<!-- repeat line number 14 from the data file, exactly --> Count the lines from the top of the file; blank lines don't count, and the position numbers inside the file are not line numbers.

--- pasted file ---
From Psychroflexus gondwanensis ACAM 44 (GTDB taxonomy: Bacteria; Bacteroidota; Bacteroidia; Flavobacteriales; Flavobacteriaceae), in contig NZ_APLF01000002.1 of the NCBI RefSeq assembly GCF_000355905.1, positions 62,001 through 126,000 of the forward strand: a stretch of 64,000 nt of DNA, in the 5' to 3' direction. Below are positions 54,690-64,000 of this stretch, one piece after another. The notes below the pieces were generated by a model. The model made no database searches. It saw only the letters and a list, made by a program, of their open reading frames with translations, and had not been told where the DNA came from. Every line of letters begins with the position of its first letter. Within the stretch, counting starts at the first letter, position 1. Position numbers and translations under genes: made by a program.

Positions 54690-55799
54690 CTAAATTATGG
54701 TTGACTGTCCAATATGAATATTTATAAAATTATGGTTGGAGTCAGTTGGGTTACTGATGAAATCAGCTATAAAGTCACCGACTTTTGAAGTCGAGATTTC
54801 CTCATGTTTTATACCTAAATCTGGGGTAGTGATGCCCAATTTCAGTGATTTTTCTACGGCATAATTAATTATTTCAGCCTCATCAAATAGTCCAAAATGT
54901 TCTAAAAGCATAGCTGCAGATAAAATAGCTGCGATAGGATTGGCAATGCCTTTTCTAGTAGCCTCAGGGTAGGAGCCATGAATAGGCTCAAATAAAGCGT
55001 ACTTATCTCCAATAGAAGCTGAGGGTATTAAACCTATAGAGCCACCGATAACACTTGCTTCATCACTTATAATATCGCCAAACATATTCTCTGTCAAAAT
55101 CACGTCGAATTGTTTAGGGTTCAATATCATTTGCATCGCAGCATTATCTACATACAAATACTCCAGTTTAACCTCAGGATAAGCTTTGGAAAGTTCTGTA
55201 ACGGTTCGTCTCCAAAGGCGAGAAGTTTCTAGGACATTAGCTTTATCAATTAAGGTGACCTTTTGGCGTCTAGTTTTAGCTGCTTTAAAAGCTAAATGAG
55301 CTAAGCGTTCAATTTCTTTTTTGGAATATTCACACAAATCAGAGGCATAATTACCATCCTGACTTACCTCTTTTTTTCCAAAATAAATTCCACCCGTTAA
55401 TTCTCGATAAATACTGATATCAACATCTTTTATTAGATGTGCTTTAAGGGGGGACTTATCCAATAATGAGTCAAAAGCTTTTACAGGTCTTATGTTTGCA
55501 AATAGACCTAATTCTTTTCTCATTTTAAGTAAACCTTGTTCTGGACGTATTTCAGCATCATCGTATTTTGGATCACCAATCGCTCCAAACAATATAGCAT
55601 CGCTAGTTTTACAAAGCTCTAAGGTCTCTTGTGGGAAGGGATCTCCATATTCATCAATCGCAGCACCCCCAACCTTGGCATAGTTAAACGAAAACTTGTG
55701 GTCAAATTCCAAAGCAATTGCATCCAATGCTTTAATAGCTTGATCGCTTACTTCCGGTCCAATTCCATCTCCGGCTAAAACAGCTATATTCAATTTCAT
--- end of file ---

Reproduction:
55701 GTCAAATTCCAAAGCAATTGCATCCAATGCTTTAATAGCTTGATCGCTTACTTCCGGTCCAATTCCATCTCCGGCTAAAACAGCTATATTCAATTTCAT